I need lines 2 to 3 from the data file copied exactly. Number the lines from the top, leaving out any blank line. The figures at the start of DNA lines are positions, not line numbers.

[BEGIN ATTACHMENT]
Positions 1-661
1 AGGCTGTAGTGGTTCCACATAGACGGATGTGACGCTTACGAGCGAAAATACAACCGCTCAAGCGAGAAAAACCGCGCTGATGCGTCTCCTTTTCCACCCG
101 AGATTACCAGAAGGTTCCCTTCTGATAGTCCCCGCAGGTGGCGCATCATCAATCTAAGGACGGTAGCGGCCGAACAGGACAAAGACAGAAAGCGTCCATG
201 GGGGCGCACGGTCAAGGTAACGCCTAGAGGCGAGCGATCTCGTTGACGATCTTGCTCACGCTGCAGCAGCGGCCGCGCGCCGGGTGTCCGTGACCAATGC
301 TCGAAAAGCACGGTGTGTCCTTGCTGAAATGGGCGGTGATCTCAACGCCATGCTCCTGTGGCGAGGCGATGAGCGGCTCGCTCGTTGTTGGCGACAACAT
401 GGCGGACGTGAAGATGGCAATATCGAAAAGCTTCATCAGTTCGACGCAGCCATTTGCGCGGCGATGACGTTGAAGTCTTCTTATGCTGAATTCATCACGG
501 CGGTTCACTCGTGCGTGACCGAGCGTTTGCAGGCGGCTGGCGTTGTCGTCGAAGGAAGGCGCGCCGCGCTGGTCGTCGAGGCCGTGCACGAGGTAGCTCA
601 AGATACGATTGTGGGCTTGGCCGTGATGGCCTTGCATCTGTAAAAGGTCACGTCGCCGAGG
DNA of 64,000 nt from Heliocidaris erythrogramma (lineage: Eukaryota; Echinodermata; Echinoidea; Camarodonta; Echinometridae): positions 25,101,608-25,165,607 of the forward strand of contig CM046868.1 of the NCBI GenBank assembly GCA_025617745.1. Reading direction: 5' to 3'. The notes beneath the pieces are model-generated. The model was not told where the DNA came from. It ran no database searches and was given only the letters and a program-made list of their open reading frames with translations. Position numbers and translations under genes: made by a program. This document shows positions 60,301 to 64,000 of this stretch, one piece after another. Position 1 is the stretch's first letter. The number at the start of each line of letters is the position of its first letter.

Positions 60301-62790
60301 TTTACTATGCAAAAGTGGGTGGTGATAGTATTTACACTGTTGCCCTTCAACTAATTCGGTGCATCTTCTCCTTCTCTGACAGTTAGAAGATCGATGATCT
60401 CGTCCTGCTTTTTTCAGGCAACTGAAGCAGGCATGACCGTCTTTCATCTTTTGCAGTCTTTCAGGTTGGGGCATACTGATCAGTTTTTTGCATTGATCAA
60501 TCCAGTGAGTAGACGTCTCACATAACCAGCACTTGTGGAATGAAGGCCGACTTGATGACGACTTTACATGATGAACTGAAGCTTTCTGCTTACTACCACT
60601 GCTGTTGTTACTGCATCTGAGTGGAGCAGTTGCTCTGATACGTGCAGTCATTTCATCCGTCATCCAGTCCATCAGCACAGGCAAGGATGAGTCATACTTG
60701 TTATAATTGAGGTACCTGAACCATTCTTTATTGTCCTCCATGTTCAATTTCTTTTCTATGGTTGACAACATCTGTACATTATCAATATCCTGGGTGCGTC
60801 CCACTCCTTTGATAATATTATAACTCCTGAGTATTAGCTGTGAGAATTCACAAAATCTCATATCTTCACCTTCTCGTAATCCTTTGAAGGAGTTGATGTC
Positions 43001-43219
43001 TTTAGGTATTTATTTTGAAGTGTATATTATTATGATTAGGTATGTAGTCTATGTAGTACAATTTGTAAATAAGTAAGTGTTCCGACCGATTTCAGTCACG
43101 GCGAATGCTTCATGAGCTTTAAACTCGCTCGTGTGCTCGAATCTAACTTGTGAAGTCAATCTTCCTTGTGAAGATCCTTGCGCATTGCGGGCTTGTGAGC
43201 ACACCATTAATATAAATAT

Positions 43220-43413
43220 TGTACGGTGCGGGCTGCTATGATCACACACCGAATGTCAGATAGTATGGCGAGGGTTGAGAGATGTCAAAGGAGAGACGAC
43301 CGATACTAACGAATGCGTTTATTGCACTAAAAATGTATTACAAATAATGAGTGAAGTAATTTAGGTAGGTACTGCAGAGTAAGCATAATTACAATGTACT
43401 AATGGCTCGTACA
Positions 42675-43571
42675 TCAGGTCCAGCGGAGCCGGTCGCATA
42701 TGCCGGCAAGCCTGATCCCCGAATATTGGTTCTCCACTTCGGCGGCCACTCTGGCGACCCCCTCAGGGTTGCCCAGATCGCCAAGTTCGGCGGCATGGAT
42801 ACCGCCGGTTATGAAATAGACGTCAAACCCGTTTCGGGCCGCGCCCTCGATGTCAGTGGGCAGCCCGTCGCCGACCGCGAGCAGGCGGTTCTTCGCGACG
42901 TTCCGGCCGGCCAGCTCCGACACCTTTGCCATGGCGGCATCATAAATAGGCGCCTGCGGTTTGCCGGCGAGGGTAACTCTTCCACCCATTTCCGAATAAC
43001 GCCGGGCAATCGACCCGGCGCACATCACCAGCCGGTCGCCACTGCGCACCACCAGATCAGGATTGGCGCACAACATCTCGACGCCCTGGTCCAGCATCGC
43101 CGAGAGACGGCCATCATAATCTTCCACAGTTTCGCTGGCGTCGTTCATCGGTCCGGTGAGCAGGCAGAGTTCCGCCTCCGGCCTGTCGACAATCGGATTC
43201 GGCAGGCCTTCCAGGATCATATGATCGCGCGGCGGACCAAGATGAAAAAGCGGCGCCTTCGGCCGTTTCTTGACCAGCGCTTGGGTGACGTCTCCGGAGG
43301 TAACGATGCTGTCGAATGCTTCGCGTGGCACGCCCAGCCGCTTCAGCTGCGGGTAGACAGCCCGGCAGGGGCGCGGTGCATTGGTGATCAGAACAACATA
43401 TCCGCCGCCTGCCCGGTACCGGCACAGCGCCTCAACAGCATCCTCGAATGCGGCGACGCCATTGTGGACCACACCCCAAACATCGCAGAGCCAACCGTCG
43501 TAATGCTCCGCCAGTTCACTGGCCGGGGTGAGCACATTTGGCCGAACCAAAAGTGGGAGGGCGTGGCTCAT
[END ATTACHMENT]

1 AGGCTGTAGTGGTTCCACATAGACGGATGTGACGCTTACGAGCGAAAATACAACCGCTCAAGCGAGAAAAACCGCGCTGATGCGTCTCCTTTTCCACCCG
101 AGATTACCAGAAGGTTCCCTTCTGATAGTCCCCGCAGGTGGCGCATCATCAATCTAAGGACGGTAGCGGCCGAACAGGACAAAGACAGAAAGCGTCCATG